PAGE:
For the district and especially Arnaudo, it was no ordinary meeting. It was his last.
After serving on the district’s board for 53 years, the 89-year-old is retiring, effective immediately.
“I decided I had served long enough — a lot longer than I ever thought I would — and did not seek re-election to a new term,” he explained.
His replacement, Randy Mattos, was elected without opposition Nov. 6 to serve as the new District 4 manager after Arnaudo decided not to seek re-election.
“Randy will be among a group of a new-generation farmers on the board,” Arnaudo said. “They work hard and know what they’re doing.”
More than five decades ago — on Feb. 4, 1959 — when Arnaudo was appointed to the WSID board by the San Joaquin County Board of Supervisors, it was he who was among a group of young directors beginning to take charge of the district.
“Ernie Pombo and Pete Alvarez were relatively new on the board, and I joined them as one of ‘the young Turks.’ We were determined to streamline operations to keep costs down and water rates as low as possible,” Arnaudo said.
With Pombo serving as board president and managing director, Alvarez was put in charge of maintaining irrigation and drainage ditches while Arnaudo oversaw pumps and equipment. In the process, a manager’s position was eliminated.
One of Arnaudo’s first projects was constructing a 60-inch pipeline from the district’s pumps on the Old River northwest of Tracy for a mile and a half to the district’s upper main canal.
Among his first purchases of equipment for the district was acquiring a new 8-foot, 3-inch model K Allis-Chalmers disc with hydraulic control and hoses.
In addition to his work with equipment and pipelines, he also interviewed and selected auditors for the district’s annual independent audit and represented the district in meetings with Defense Distribution Depot San Joaquin to develop drainage facilities.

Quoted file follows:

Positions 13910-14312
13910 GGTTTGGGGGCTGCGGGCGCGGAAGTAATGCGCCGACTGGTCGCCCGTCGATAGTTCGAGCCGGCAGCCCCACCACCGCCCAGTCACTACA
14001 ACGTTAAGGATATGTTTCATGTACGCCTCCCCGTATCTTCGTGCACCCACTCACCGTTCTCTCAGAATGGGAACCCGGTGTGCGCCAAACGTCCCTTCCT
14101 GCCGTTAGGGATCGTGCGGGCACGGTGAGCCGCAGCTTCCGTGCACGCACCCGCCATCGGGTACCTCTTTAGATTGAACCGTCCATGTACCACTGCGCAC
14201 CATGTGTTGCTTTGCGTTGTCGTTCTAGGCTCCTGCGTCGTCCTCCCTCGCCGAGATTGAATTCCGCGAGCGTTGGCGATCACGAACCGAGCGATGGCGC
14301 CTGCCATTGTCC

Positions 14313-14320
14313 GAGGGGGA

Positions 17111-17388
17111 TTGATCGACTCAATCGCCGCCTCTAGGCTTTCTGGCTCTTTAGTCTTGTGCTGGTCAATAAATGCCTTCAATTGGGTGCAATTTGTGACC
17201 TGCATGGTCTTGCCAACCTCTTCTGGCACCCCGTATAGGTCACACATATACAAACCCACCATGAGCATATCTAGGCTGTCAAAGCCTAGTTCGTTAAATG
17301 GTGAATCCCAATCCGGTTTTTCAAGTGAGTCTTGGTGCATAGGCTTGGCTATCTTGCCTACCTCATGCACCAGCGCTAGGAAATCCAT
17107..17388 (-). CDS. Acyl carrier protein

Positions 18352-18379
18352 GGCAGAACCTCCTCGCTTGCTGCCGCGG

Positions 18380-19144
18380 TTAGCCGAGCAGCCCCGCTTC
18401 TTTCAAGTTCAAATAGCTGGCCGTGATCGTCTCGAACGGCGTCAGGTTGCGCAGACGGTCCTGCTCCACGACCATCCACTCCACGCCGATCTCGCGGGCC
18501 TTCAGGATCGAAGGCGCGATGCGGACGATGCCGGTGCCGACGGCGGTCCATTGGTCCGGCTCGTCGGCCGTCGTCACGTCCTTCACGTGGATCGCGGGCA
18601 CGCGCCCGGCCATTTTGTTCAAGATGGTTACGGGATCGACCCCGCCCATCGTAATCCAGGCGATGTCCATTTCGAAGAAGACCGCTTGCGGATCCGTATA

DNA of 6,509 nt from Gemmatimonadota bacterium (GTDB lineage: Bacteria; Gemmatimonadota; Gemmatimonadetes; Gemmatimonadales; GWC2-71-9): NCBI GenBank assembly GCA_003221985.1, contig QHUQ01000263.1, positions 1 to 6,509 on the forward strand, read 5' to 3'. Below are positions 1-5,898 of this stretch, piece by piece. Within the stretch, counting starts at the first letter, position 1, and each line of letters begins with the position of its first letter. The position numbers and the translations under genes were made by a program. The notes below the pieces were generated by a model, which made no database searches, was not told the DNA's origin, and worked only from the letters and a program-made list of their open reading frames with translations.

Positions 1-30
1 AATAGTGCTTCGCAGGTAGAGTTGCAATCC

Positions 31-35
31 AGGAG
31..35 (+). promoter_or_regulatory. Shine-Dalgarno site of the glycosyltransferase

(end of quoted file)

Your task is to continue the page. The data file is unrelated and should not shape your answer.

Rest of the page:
As a board member, Arnaudo has been re-elected without opposition. He has received $100 monthly meeting stipend, though he said he often spent many more hours a month working than just the monthly meeting on district projects.
Over the years, since the WSID was organized in 1915, the district has reduced its size from an original 11,500 acres to its present 4,801 acres.
“As Tracy has grown, we have detached land that was being turned into housing, businesses and industries,” he said. “We have maintained our focus on providing water for agriculture.”
Along the way, the WSID has worked out cooperative agreements with the city of Tracy for drainage systems and has sold the city 2,500 acre-feet in water rights from the Delta-Mendota Canal.
West Side continues to receive its water directly from both the Old River and the Delta-Mendota. And, according to Arnaudo, the district continues to operate efficiently — water rates are on the low end of the spectrum, he said, at $30 an acre-foot.
Adjusting to the urbanization of the Tracy area and making sure the district has electric power at the lowest possible cost are the two major challenges facing the district, Arnaudo said.
Dealing with those issues, along with Mattos, are WSID directors Jack Alvarez, president, and Ernie Pombo Jr., Tom Pereira and Steve Serpa. Dave Kaiser is district water manager.
Arnaudo although closing in on his 90th birthday, is by no means retiring completely. He still is active in overseeing family farming operations, mostly in the Delta north of Tracy. The family also has a cattle-feed brokerage and trucking business and is building homes in the Santa Nella area of western Merced County.
In addition to serving as a WSID director for 53 years, Arnaudo was a member of the San Joaquin County Planning Commission for 27 years and a trustee of the Tracy Joint Union High School District for 14 years. He was Tracy Farmer of the Year in 1987.
He and his wife, Arlean, have three sons, Greg, Vernon and Frank, all involved in family operations, and a daughter, Leonor Franco, a real estate agent who is married to James Franco, superintendent of the Tracy Unified School District.
In looking back at his 53 years on the WSID board, Arnaudo said it is easy for people to forget how important water is to this area.
“Look around you,” he said. “Without water, there wouldn’t be much here.”
• Contact Sam Matthews of 830-4234 or email@example.com.